He's one of three MLS players who must fly back to be with their MLS teams for matches on opening weekend; Ricardo Clark and Brian Ching of Houston play at New England, the Galaxy are at Colorado.
But it's not the inevitable jet lag and fatigue, nor possible injury, that should have prompted U.S. coach Bob Bradley to exclude him. He's the best U.S. player, no question, and is Bradley's best option for at least two positions.
And that's why Bradley should have taken this chance to leave him behind, to once again force other players to take the staggering burdens so often shouldered by Donovan, to give Benny Feilhaber and Clint Dempsey and Eddie Johnson and Michael Bradley and whoever else might be needed to thread a pass through a congested goalmouth or take off on a scything dribble or race upfield to finish off a long ball the duty to do just that.
Every match, be it friendly or competitive, is a chance to win, of course, and no coach wants to lessen his team's chances to come out ahead. Yet with another daunting summer at hand, a gauntlet of World Cup qualifiers and the Olympic Games, not to mention three more tough friendlies -- England, Spain, Argentina -- in the spring, the cause is better served by testing others under pressure rather than relying on the known quantity.
Donovan is criticized for cruising through MLS matches and turning it on just long enough to scrape out a result; maybe it's over-reliance on Donovan that partially explains why Los Angeles hasn't reached the playoffs since 2005 despite Donovan's production.
In the last two seasons, his stats are 20 goals and 21 assists in 49 games. No Americans have matched those numbers in back-to-back seasons that included a World Cup year since Joe-Max Moore and Cobi Jones (1998-99). Donovan has increased his MLS stats since he attained a critical role with the national team at the '02 World Cup: In league play that year and next, he scored 19 goals and registered nine assists in 42 games.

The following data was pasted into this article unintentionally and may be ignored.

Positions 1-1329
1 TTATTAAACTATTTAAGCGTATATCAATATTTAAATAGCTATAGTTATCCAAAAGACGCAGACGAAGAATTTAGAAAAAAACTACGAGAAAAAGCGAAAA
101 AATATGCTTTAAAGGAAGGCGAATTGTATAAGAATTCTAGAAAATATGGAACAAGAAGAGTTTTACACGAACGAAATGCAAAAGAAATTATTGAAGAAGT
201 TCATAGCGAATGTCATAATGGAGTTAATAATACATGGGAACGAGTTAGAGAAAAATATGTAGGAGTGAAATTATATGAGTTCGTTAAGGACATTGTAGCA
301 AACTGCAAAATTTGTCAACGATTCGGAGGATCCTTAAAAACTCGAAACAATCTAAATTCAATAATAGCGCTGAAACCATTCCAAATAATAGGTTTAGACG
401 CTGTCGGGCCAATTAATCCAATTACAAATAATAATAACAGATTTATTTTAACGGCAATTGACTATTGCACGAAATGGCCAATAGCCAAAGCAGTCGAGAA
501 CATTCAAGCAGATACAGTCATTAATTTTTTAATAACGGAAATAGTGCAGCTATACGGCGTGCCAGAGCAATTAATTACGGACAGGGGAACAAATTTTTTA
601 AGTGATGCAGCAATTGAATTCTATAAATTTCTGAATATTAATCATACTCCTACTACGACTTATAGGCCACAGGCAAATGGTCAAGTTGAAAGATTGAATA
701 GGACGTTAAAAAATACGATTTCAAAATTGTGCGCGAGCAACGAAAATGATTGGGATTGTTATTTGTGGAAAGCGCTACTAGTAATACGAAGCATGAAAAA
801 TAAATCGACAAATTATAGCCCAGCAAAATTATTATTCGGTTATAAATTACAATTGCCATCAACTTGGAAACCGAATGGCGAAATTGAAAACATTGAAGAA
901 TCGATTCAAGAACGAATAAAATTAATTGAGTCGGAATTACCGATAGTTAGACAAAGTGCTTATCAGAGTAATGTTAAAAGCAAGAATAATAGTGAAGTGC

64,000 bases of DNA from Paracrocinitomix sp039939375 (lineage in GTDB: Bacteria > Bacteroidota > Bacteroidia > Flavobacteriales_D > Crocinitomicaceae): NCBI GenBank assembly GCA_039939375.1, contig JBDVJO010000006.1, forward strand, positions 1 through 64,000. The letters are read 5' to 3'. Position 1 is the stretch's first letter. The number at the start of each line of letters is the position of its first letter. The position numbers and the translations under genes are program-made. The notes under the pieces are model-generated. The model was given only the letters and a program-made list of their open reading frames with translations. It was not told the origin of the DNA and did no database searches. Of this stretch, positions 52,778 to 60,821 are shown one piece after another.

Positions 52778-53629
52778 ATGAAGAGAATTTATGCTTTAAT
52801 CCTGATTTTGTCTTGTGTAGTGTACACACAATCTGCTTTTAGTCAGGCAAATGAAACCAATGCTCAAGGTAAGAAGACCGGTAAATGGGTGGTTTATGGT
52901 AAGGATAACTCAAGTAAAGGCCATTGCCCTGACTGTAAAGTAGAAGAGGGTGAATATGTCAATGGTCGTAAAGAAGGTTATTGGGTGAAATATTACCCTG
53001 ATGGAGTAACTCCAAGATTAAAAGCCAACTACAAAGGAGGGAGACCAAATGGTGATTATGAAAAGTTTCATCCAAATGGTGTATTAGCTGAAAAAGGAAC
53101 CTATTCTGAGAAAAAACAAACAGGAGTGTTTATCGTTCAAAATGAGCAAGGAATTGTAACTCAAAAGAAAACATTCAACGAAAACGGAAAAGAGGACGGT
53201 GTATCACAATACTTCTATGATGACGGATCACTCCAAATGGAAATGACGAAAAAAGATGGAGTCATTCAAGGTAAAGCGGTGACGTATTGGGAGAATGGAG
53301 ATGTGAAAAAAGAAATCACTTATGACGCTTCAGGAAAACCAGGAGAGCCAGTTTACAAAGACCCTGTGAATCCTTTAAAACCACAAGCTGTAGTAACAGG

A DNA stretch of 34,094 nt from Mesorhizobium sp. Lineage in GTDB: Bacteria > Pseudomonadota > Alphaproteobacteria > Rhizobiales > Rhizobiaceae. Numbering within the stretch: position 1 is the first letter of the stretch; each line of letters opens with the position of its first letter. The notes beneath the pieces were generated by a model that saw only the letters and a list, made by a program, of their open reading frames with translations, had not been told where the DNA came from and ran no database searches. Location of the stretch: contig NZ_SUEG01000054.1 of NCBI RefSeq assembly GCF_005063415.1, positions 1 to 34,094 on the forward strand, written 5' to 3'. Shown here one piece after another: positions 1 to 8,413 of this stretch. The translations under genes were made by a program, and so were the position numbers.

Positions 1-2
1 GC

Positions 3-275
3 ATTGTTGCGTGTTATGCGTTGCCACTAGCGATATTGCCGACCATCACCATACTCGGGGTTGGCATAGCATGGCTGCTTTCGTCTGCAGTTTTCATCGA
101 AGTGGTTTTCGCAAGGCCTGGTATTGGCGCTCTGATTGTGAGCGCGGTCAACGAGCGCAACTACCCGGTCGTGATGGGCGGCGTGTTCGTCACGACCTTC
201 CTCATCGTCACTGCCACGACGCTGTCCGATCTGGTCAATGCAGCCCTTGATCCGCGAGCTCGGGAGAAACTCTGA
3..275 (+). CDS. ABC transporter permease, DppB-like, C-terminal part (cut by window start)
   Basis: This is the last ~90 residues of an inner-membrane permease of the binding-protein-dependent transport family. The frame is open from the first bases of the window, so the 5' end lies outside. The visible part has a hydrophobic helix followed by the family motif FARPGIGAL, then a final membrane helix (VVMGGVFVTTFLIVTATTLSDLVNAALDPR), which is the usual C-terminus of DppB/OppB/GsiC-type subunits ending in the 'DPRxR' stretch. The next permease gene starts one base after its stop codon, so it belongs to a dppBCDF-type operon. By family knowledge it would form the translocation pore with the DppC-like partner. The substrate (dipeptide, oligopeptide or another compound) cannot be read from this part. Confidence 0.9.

Over-reliance on one player and laxity aren't likely under the searing scrutiny of Bradley, and it must be said last fall in Basel and Johannesburg, the Americans came home with 1-0 wins over Switzerland and South Africa sans Donovan. Bradley's choices are limited by the Poland match falling just three days after the conclusion of CONCACAF Olympic qualifying play.
Yet any chance to battle for results without Donovan should be taken for two reasons: a) Inspiration and determination are extracted under duress from other players, and b) at some point, he's bound to suffer a injury that will sideline him for a few weeks or months, and if that absence falls during a run of qualifiers, for example, his teammates need to be readier than they are now.
Never mind Mexico in the Azteca; Guatemala in Estadio Mateo Flores is nasty enough. There's little fear of not qualifying for the 2010 World Cup, but as the U.S. so depressingly showed two years ago in Germany, it's desperately short on game-breakers if Donovan and DaMarcus Beasley aren't on the team. Donovan will be summoned this spring for harsh friendlies against England, Spain and Argentina that come just before the beginning of World Cup qualifying.
It's seemingly illogical to leave home your best player and face a rugged European opponent on the road without him. But in this case, the logic of illogic applies, for there are greater needs than a result against Poland, and the more players put under the cosh, as the English say, the better, be they in MLS or Euro-based.